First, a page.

“Among these intervals between dreams, grey hands turned my body over. I think there were at least two. Perhaps more. But two at first for sure. Since I wasn’t dreaming I could swear they were real, but since I wasn’t awake fully I couldn’t swear that I wasn’t still dreaming. The touch was familiar. Windy. Rough. And the hands were unknown, promising rest in the next position. Always promising.

“Among these intervals, I received pings on my phone, which were friends emailing from far-off time zones, and I’d habitually check my messages. I was in the habit of supposing survival depended upon any news at all rather than any serious attempt at a decent night’s sleep.

“Four pings were received that night. The fourth was you. Somehow I knew it perhaps because I’d been wanting to know it. Waiting for the knowledge. I couldn’t understand the language you wrote in, but I recognized the implacable serenity of the message. So I knew it was you.

“And just as the serenity faded, the promises of the grey hands returned, moving through me. Inside of me. Kneading my guts. Gently then constrictively. This kind of solace was inhabited by no one. It was not for the living. Strangely, what became unsettling was that this place between pings and the wind blowing in through my infernal triangular window and the moonlight setting my sheets aglow was no longer under your control.  Was this the start of terror? No, I was far past that.”


Kyle realized then that this man was himself. He recognized the cadence of his speech and his own interests in the man’s monologue. His voice was deeper than Kyle’s, his face different, his hair black, eyes grey, as mentioned, but the pronoun “I” he spoke with was Kyle’s own. As disarming as this was, to be addressed as “you”  was more so. The manner in which he looked at Kyle, incompatible with his sorrowful tone. You, he called Kyle from his repose against the trunk. Even so, if not morbidly eager, Kyle believed that nothing could proceed if he did not hear him out and keep staring into the grey churning eyes.

“The first ping was Enoch…” the man said. This verified it. Enoch was Kyle’s lifelong friend. He’d known him since age ten, and close friends since fourteen.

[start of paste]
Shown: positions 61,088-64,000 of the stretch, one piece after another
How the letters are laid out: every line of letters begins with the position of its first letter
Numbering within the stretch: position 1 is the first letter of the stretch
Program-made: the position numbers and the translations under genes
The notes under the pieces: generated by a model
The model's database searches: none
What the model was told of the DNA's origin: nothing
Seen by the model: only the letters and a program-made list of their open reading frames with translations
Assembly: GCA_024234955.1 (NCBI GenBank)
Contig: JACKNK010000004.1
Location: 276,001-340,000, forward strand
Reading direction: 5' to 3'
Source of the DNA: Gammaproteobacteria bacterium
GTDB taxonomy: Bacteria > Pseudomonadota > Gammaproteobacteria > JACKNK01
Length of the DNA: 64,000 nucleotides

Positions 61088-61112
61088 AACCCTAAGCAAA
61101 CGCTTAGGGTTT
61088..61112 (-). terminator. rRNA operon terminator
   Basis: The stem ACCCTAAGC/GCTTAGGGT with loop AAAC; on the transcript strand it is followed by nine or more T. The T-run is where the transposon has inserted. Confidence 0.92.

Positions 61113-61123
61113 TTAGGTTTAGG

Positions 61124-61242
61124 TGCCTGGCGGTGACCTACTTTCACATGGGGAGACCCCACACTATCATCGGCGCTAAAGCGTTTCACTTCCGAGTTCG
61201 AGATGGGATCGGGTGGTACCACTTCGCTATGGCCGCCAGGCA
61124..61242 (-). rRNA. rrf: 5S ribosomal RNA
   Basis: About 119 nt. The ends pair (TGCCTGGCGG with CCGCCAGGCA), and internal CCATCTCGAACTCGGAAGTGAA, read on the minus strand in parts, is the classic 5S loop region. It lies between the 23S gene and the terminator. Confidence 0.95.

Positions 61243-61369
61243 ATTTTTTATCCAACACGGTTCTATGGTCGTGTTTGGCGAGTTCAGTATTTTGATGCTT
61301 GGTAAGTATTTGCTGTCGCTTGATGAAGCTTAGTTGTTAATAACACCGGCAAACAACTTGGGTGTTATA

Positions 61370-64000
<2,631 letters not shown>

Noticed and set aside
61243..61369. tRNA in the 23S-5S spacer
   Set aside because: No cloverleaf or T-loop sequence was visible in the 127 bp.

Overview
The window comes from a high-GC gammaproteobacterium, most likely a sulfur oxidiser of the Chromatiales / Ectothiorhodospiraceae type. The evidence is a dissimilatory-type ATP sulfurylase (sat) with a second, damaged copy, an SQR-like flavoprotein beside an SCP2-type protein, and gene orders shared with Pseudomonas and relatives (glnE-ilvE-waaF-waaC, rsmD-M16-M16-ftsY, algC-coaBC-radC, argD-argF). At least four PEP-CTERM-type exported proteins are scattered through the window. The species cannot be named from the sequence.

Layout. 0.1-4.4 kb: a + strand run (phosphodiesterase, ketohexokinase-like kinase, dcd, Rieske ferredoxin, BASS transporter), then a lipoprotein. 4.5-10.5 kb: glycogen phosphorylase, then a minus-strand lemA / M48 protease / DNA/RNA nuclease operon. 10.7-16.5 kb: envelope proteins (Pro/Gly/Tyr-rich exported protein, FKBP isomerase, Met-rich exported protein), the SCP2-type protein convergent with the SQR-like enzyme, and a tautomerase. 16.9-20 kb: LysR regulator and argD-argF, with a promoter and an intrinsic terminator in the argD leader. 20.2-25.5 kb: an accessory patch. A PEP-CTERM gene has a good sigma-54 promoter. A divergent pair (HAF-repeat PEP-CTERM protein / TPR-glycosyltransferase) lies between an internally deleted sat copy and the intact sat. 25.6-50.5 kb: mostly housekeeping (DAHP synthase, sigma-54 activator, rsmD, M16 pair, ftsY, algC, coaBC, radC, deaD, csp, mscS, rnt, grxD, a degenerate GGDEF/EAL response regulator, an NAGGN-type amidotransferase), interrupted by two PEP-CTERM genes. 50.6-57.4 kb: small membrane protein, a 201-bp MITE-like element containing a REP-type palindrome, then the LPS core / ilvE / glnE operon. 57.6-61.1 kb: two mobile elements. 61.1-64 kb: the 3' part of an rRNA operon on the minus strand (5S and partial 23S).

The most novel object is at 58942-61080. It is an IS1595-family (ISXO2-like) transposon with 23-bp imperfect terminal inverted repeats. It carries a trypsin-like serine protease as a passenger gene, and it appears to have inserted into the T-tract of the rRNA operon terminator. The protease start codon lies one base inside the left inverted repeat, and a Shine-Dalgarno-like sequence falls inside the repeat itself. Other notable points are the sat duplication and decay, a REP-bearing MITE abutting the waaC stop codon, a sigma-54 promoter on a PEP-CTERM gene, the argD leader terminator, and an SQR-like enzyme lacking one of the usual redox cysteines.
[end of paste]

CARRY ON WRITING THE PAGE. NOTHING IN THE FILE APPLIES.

“Enoch in his email wrote that he’d found the snowdrop flower he was looking for in the Colchis region of Georgia. Galantamine was available with a prescription but he’d become so absorbed in lucid dreaming techniques he wanted to go directly to one of the four remaining sources of a species of Galanthus. He was writing from a hotel in Tbilisi while concocting a high-density solution. He’d mix the snowdrop extract, take B12 supplements, drink a sleep aid and put his earbuds in for his binaural beats and see what the combined effects were. It sounded so overly dramatic to me, and to be honest I had tired of Enoch over the last two years after Darnia died.

“He’d been experimenting with active dreaming as a method of taking his life. It was some convoluted form to justify giving up. Enoch had tried to find some positive things to do or ways of being but nothing could rid him of the daily aching. In his head, his chest, his guts and his bowels. Even the moments flashing after laughter, the wrenching throughout his organs came on more intensely. Religion didn’t do it for him, nor did the sunny ways of his society. So he claimed.

“Enoch repeatedly spoke of Darnia’s preternatural perceptive abilities. Her analysis of exterior and interior stimuli. How she read Enoch. The harmony they’d had. To no longer be the recipient of such gifts made everything else sub-standard. He’d convinced himself that this was not a life.